Guards, and Self-Appointed “Keepers of the Peace” between January 1, 2012 and March
– 28 cases of state sanctioned or justified murder of Black people in the first 3
months of 2012 alone have been found (due to under reporting and discriminatory
methods of documentation, it is likely that there are more that our research has yet
– Of the 28 killed people, 18 were definitely unarmed. 2 probably had firearms, 8
were alleged to have non-lethal weapons.
– Of the 28 killed people,
. 11 were innocent of any illegal behavior or behavior that involved a
threat to anyone (although the shooters claimed they looked “suspicious”);
. 7 were emotionally disturbed and/or displaying strange behavior.
. The remaining 10 were either engaged in illegal or potentially illegal
activity, or there was too little info to determine circumstances of their
killing. It appears that in all but two of these cases, illegal and/or harmful
behavior could have been stopped without the use of lethal force.
This list of 28 names was collected between 3/28/2012 and 3/30/2012 by reviewing Google search results to the question, “who have police killed in 2012”. Only the first 65 pages out of 712,000,000 were reviewed. As you can see this compiling of data is incomplete because…..wait for it….police agencies do not, nor are they required, to document whom they kill.
From Pro Publica:
A ProPublica analysis of killings by police shows outsize risk for young black males.
Young black males in recent years were at a far greater risk of being shot dead by police than their white counterparts – 21 times greater i, according to a ProPublica analysis of federally collected data on fatal police shootings.
The 1,217 deadly police shootings from 2010 to 2012 captured in the federal data show that blacks, age 15 to 19, were killed at a rate of 31.17 per million, while just 1.47 per million white males in that age range died at the hands of police.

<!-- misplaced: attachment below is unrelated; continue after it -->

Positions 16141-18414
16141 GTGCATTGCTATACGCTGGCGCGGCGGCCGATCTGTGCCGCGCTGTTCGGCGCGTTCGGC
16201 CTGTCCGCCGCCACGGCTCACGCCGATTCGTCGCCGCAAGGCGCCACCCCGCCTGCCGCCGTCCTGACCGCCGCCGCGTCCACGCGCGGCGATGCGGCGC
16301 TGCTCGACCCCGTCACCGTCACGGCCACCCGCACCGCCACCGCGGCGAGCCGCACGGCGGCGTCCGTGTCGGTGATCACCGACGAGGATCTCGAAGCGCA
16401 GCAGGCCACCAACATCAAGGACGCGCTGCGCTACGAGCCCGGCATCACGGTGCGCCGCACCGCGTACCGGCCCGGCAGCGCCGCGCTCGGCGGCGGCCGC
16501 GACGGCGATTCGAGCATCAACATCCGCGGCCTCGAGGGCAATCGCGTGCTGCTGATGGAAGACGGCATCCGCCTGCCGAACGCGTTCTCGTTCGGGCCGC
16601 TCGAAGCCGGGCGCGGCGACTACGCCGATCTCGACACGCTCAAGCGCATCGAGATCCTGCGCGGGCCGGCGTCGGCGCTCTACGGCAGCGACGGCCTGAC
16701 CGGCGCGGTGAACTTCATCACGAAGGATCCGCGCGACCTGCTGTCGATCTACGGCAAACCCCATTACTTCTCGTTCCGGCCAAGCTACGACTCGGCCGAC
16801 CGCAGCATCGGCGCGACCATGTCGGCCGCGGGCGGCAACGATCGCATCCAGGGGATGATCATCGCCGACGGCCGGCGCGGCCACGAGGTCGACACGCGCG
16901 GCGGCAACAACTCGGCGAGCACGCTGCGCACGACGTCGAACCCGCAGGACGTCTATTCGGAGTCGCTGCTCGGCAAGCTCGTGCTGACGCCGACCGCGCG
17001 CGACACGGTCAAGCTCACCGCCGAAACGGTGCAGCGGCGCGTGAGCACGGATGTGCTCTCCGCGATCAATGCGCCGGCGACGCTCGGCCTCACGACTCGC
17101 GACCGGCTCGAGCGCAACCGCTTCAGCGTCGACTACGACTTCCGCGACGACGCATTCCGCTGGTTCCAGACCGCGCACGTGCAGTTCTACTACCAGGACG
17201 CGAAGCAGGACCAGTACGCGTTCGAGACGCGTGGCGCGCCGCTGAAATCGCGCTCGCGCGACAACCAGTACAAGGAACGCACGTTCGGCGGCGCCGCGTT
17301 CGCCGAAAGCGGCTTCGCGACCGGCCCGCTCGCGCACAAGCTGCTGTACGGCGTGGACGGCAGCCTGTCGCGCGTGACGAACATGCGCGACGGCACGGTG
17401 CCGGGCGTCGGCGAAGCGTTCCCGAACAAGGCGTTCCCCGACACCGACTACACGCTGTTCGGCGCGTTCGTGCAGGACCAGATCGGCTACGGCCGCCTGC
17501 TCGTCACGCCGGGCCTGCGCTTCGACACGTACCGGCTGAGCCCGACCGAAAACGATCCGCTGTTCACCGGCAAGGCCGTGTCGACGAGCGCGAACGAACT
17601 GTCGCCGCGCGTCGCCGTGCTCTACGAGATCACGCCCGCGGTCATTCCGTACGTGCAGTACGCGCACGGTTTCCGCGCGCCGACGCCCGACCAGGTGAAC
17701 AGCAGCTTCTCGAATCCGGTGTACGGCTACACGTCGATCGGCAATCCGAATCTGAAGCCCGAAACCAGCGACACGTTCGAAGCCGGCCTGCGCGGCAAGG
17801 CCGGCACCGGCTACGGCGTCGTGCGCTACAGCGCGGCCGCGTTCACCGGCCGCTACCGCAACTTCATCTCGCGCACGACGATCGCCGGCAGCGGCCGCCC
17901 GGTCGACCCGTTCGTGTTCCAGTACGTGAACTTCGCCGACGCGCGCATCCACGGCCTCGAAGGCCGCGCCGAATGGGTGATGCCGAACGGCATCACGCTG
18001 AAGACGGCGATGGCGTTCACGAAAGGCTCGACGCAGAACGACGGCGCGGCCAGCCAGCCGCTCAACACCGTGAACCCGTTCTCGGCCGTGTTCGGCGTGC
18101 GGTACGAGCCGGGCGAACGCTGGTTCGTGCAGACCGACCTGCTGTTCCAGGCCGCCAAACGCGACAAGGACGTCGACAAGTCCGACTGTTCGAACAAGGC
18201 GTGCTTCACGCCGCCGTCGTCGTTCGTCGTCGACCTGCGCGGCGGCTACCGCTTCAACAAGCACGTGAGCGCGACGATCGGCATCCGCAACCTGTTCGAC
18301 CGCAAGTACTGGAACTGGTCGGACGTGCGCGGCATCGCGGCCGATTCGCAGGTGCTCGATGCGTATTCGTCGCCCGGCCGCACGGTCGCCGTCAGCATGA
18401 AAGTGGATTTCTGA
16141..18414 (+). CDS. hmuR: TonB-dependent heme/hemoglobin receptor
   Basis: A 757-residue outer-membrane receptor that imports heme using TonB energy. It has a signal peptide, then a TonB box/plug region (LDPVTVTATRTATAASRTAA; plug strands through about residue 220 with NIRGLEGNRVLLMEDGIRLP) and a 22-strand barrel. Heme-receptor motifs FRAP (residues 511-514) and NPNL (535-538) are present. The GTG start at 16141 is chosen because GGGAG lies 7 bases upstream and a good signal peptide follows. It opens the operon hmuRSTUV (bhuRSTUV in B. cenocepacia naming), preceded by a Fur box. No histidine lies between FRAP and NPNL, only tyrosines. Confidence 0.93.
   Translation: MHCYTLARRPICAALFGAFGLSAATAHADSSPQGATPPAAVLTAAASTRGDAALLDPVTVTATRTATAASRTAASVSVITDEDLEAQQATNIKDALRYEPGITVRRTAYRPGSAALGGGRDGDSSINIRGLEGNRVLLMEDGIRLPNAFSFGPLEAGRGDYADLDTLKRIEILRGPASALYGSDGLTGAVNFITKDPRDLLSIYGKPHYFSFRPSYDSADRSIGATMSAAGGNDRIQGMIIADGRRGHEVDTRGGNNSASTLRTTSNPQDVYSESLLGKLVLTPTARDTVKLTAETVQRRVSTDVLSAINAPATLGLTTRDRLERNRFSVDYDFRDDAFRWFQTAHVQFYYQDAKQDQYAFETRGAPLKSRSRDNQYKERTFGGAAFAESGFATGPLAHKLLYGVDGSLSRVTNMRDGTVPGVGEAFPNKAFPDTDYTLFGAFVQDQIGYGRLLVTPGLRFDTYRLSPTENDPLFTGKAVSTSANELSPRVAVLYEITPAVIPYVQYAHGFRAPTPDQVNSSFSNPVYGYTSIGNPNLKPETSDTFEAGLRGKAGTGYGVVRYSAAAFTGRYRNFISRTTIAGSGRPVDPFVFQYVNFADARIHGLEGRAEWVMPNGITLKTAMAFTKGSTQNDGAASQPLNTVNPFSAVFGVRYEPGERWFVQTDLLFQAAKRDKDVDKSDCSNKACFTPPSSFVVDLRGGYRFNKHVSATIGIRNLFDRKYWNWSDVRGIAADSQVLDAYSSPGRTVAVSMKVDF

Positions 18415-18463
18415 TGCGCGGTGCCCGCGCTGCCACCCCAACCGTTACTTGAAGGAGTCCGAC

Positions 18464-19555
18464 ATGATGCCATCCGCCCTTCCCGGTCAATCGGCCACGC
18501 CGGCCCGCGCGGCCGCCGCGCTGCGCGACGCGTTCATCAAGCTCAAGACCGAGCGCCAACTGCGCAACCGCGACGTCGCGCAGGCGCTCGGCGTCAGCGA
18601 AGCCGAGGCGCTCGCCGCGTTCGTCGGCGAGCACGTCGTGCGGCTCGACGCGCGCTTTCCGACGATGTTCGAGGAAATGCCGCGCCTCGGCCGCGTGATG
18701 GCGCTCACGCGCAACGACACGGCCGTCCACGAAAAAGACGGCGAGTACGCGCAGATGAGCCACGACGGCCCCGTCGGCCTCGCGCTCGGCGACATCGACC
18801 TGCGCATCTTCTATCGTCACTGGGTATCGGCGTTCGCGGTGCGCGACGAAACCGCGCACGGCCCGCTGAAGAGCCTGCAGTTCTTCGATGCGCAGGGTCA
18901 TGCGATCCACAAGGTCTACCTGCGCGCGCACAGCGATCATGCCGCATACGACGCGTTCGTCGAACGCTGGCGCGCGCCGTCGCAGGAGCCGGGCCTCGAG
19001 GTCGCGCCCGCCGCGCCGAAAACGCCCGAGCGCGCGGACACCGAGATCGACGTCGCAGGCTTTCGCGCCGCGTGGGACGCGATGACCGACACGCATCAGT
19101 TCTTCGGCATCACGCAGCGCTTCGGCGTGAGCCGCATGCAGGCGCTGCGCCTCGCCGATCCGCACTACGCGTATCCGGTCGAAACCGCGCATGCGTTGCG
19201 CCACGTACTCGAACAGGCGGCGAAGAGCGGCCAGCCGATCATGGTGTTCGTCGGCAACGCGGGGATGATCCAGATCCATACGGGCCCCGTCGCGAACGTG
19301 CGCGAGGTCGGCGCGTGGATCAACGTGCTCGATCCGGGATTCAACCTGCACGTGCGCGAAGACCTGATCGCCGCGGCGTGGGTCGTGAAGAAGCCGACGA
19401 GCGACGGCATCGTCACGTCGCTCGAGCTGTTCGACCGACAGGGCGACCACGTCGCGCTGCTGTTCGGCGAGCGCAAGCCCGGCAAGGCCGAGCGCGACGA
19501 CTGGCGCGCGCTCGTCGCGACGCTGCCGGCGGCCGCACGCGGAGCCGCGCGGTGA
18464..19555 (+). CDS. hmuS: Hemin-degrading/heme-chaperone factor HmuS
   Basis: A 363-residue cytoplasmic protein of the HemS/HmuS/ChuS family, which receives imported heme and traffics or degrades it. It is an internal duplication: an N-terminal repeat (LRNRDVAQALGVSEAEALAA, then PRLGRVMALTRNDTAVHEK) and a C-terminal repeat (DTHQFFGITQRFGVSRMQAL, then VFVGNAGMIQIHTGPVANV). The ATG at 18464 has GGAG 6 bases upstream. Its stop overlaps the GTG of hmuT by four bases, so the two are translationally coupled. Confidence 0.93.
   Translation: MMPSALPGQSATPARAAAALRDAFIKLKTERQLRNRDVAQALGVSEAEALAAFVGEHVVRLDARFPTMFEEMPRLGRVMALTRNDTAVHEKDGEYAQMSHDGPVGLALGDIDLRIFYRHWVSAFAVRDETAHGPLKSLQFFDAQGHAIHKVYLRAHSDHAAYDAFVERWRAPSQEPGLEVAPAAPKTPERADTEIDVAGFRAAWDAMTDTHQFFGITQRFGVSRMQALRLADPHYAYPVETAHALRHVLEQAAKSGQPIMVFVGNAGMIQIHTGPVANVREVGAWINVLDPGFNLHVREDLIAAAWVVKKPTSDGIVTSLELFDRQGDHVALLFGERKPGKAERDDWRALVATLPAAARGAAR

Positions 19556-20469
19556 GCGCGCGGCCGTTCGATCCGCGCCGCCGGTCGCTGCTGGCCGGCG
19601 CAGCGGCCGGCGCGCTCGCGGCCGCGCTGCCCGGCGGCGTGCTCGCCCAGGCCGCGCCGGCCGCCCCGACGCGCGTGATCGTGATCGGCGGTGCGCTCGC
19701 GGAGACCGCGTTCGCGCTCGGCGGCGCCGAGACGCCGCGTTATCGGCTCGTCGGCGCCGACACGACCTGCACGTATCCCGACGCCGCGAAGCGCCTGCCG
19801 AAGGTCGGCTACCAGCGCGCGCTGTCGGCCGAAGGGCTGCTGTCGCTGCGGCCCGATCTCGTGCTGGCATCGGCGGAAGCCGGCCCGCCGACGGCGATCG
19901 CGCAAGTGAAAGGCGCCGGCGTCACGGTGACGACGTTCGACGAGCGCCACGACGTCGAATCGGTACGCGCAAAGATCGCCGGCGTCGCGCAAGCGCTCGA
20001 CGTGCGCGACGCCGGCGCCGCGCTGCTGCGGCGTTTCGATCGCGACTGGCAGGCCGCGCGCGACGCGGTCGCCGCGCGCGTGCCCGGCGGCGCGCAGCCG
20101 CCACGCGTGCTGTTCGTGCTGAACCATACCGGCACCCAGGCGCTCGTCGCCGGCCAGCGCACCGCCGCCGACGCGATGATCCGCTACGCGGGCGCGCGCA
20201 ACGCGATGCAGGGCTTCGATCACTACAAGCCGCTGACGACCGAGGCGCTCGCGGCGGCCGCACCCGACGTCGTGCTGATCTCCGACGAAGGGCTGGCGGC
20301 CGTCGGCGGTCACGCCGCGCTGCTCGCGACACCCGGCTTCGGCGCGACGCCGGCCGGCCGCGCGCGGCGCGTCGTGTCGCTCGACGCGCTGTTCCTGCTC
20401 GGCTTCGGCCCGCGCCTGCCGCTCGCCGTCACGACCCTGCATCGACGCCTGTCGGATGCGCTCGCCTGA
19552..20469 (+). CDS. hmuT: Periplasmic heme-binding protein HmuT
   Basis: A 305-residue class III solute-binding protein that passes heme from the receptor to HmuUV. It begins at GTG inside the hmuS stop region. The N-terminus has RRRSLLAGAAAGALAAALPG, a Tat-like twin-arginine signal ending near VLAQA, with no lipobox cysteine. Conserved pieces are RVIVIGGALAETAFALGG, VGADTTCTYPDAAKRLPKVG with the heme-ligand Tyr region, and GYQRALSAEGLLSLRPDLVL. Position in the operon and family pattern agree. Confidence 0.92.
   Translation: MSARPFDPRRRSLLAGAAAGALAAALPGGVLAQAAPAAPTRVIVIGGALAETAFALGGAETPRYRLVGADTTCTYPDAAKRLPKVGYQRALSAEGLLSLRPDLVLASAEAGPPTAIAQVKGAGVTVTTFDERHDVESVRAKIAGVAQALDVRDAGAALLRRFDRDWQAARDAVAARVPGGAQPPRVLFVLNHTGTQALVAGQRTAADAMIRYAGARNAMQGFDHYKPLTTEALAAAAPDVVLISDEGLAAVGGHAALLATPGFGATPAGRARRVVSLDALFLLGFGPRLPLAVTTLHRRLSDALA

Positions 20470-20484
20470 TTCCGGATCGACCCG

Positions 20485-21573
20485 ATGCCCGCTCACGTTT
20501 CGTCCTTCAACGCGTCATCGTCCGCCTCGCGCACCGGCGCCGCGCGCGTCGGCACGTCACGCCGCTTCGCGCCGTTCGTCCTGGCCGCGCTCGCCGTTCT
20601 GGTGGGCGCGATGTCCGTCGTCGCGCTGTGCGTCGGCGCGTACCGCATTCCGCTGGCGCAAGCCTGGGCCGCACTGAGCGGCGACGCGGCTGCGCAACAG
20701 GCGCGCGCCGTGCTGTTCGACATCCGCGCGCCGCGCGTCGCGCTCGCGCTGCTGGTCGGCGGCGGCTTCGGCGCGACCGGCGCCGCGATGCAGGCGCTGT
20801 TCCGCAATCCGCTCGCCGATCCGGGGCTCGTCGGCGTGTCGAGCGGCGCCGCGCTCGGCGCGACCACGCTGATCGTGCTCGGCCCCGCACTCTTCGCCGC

One way of appreciating that stark disparity, ProPublica’s analysis shows, is to calculate how many more whites over those three years would have had to have been killed for them to have been at equal risk. The number is jarring – 185, more than one per week.
ProPublica’s risk analysis on young males killed by police certainly seems to support what has been an article of faith in the African American community for decades: Blacks are being killed at disturbing rates when set against the rest of the American population.
Our examination involved detailed accounts of more than 12,000 police homicides stretching from 1980 to 2012 contained in the FBI’s Supplementary Homicide Report. The data, annually self-reported by hundreds of police departments across the country, confirms some assumptions, runs counter to others, and adds nuance to a wide range of questions about the use of deadly police force.
Colin Loftin, University at Albany professor and co-director of the Violence Research Group, said the FBI data is a minimum count of homicides by police, and that it is impossible to precisely measure what puts people at risk of homicide by police without more and better records. Still, what the data shows about the race of victims and officers, and the circumstances of killings, are “certainly relevant,” Loftin said.
“No question, there are all kinds of racial disparities across our criminal justice system,” he said. “This is one example.”
The FBI’s data has appeared in news accounts over the years, and surfaced again with the August killing of Michael Brown in Ferguson, Missouri. To a great degree, observers and experts lamented the limited nature of the FBI’s reports. Their shortcomings are inarguable.
The data, for instance, is terribly incomplete. Vast numbers of the country’s 17,000 police departments don’t file fatal police shooting reports at all, and many have filed reports for some years but not others. Florida departments haven’t filed reports since 1997 and New York City last reported in 2007. Information contained in the individual reports can also be flawed. Still, lots of the reporting police departments are in larger cities, and at least 1000 police departments filed a report or reports over the 33 years.
There is, then, value in what the data can show while accepting, and accounting for, its limitations. Indeed, while the absolute numbers are problematic, a comparison between white and black victims shows important trends. Our analysis included dividing the number of people of each race killed by police by the number of people of that race living in the country at the time, to produce two different rates: the risk of getting killed by police if you are white and if you are black.